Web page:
As an Adviser Investments client, you’re accustomed to taking the long view when it comes to investments. And it’s a good thing, too—medical advances mean we’re living longer than previous generations. With life expectancy of older Americans on the rise, so too is the potential need for long-term care (LTC) and a way to pay for it.
The facts are somewhat sobering: A person turning 65 today has a 52% chance of needing LTC at some point; 14% of LTC patients need care for more than five years. And at an average of $100,000 a year for a private room in a nursing home, those costs can really add up. Fortunately, you can protect yourself, your family and your money with LTC insurance.
Do I Need LTC Insurance?
It’s a common misconception that you can rely on Medicare or other types of health insurance to cover “activities of daily living”—for instance, bathing, dressing, eating and bathroom needs—if you come to need such help. Medicare pays for medically necessary nursing or home care, not the more involved (and expensive) daily care; the same goes for most supplemental insurers.
This is where LTC insurance comes in. It covers a broad range of services that other insurance doesn’t, from home health care and modifications (e.g., wheelchair ramps) to assisted living and nursing homes.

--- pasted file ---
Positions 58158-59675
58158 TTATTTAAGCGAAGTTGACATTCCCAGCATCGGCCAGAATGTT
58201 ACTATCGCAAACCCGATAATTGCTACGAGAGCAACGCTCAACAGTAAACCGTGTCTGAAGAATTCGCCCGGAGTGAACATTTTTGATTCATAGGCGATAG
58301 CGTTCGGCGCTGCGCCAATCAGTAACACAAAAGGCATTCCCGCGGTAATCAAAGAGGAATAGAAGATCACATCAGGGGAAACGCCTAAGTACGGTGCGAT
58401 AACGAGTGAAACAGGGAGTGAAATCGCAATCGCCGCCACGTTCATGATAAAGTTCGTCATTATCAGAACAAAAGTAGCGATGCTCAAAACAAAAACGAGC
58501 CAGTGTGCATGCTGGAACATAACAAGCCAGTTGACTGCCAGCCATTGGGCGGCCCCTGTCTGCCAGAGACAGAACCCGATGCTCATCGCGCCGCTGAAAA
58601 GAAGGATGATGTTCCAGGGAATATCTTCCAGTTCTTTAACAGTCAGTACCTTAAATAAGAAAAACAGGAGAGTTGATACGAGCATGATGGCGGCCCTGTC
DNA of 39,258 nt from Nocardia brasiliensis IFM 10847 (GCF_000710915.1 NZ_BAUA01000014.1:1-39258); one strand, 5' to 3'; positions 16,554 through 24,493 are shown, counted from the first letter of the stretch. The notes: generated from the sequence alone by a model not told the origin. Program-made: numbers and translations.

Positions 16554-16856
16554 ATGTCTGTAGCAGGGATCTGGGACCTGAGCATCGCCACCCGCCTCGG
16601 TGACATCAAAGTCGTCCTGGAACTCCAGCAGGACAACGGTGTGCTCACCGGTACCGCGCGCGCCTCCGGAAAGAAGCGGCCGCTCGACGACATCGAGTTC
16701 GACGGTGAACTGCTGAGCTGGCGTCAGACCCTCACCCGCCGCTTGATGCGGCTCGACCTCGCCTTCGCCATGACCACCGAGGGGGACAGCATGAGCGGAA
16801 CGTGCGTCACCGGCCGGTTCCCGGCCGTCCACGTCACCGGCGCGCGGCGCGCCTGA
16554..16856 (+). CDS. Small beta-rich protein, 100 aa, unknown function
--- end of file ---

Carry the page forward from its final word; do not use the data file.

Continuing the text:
Key Features in an LTC Policy
If you are interested in LTC insurance, here are five key factors to consider:
- The track record of the insurer. Your insurance company should have a high financial rating—look for an “A” rating or better on www.ambest.com and a record of on-time payment of claims.
- How benefits are paid. These come in three ways—reimbursement, indemnity or cash. A reimbursement policy will pay based on the amount of your bill or the daily limit on your policy, whichever is less. Indemnity plans require proof of services but pay the full daily benefit regardless of the cost of your care. Cash plans offer the most flexibility—as the benefit is paid to you without any restrictions or receipts—but are also the most expensive.
- How the plan is administered. It’s important to understand how much your benefits are, how long they last and whether they are paid out monthly or daily. Monthly benefits are becoming more common, affording more flexibility since you may not receive the same level of care every day.
- Waiting period length. Called the “elimination period,” this is the number of days you must wait before the policy starts paying—90 days is most common. To minimize premiums, consider an elimination period that only starts paying you back after you’ve used a reasonable amount of your personal assets.
- The impact of inflation. Nursing home costs have risen at an annual rate of about 3.5% in the last five years and costs of assisted living facilities are up 67% since 2004. If you are purchasing a policy when you are younger (say in your early 60s), you’ll want to make sure that your benefits include inflation protection.
LTC insurance isn’t for everyone—you may have family to care for you or enough assets to pay for care out-of-pocket—and, of course, as with other insurance, you may be buying something you won’t end up needing. We are happy to help vet LTC insurance companies and plans as a part of your comprehensive financial plan. If you would like more information or want someone to review your policy, please contact your portfolio team.
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